This week marks 38 years since the release of the Sex Pistols’ incendiary debut album, Never Mind The Bollocks.
The record sparked a musical and cultural sea change all around the world, helping to bring punk into the mainstream. But, what often gets forgotten amongst the filth and the fury is that there was some fine playing behind the controversy.
Pistols drummer Paul Cook was one such accomplished player. While the teenage Cook was certainly no Vinnie, he was far from a punk rock basher. Take the perfectly-judged hats on God Save The Queen, the crash-laden Anarchy in the UK, or the tribal toms of Pretty Vacant – these hit singles were all powered by Cook’s thoughtful kit work.
As we pay tribute to this oft-overlooked drum hero, we turn the spotlight over to the man himself as he shares a few words of wisdom.
“We were kids of the ’70s, the glam rock scene and all that. We listened to Bowie, Roxy Music, The Faces and all that great stuff, a lot of soul as well and reggae.
“I listened to all of those drummers, Paul Thompson, Simon Kirke from Free. Al Jackson I really liked as well, I thought he was a brilliant drummer. Motown drummers as well I thought were really cool, with all those little rolls. When I was learning I cocked my ear to all that sort of stuff.”
“[Sex Pistols demo producer] Chris Spedding was a great help. I remember him telling us to keep it even more simple than we were playing. He said that about my drumming because I was just accenting everything that Steve [Jones, guitar] was playing because we were very in tune with each other. But Chris said to just keep it simple and play 4/4 because that was the power of the band. He was right.”
“We grew up together. When we picked up instruments we naturally locked in. He could have been the bass player for all I was concerned. We were so tight together when we played and so in tune with what we were doing. It was brilliant playing with him. He’s the best rhythm guitar player in the world, I think.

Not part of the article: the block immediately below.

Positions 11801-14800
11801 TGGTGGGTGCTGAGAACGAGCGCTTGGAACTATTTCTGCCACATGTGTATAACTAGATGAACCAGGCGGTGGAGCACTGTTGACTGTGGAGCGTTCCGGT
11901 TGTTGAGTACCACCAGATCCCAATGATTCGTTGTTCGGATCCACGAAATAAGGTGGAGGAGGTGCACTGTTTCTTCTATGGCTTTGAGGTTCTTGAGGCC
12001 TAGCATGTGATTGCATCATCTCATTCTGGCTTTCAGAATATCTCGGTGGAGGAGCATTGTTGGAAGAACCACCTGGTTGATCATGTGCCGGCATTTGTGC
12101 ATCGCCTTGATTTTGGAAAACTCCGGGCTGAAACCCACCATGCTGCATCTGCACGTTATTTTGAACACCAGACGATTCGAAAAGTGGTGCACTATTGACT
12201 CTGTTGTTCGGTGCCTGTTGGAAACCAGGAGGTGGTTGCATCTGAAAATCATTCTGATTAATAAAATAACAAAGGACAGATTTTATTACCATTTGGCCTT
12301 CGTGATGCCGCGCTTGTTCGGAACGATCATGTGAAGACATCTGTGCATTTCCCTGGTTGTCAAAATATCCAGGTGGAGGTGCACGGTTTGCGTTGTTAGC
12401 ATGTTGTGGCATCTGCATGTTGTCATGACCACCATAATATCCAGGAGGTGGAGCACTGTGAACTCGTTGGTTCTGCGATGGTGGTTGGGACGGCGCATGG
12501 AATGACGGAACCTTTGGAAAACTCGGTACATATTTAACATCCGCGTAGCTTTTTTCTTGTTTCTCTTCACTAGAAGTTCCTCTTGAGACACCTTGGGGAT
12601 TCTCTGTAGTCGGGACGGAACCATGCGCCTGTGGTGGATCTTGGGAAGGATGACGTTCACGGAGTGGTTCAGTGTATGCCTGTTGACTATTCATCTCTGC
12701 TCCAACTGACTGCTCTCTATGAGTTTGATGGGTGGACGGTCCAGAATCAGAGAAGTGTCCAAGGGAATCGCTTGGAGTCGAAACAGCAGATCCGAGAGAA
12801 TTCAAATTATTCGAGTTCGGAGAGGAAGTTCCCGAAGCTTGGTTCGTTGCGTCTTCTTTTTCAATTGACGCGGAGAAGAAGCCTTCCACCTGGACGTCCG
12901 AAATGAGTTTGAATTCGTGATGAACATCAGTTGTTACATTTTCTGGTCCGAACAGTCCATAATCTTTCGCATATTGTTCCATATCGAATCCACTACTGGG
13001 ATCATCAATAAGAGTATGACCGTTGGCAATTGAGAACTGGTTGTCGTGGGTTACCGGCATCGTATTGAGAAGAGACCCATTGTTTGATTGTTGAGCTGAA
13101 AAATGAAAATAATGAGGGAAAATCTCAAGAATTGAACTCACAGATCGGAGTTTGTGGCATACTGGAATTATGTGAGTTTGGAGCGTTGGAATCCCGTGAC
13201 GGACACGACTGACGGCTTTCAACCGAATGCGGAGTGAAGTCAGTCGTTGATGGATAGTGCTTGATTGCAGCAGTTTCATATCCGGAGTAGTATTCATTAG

“When we recorded Never Mind The Bollocks we did it with just guitar and drums. There was no bass because Glen [Matlock] had gone by then and Sid [Vicious] was in hospital half the time. We had to record with just guitar and drums as a basis. Rhythmically it’s great.
“I don’t think I could do it now without a bass player but at the time we didn’t know any different. We were a two-piece band. There was a review once of one of our last shows that said, ‘This is the greatest two piece band in the world.’ Because Sid was off doing whatever and me and Steve were bashing away. It had always been that way.”
I knew that they were quite good songs but I don’t think we realised how good. Because of all of the adverse publicity with the band, the music sometimes got overlooked a little bit.
Everyone thought we were just making headlines for the sake of it and people would just read the headlines and ignore the music because people thought the music was crap when it first came out. They thought it was just noisy, horrible punk stuff. It wasn’t until later that people gave us credit for the album. It was not a bad bit of musicianship, if i don’t mind saying so.”
“[Ahead of the 1996 reunion tour] There’d been talk about it forever. The time was right. I didn’t think it would happen. John was against it, Steve was in LA. But it just suited everyone at the time, everyone was at a loose end and it felt right.
“That was nerve wracking as well. We rehearsed like f**k! We wanted it to sound great. It was a big thing. Our first big show was at Finsbury Park in front of a London crowd. We rehearsed in LA for ages. We’re all a bit OCD in the band and wanted to sound great. I think we pulled it off. Finsbury Park was one of my best memories ever.”
“[During the 1996 reunion] There was always talk of it, but by the end of that tour we were so exhausted and a lot of old baggage was coming up.
“We were all glad at the end of it to see the end of the tour and have a break. We thought maybe we’d record some new stuff later, but time just went on and then we did the odd tour here and there with the Pistols. The last time we played we did a big European tour. That was great. We could have made an album and it might not have been that good and we’d be stuck with that. We’ve already made one crap album with our name on! I think we could have made another good album if we’d knuckled down to it.”
“For me it gets harder every time we [tour with the Pistols], physically it’s so full-on. I don’t know if i could do it justice anymore, I’m not a young man anymore. You know when the feeling’s right. I’m 59, punk rock is a young man’s game! I like to give it all physically. You can’t mess around with those songs, you’ve got to get stuck into them.”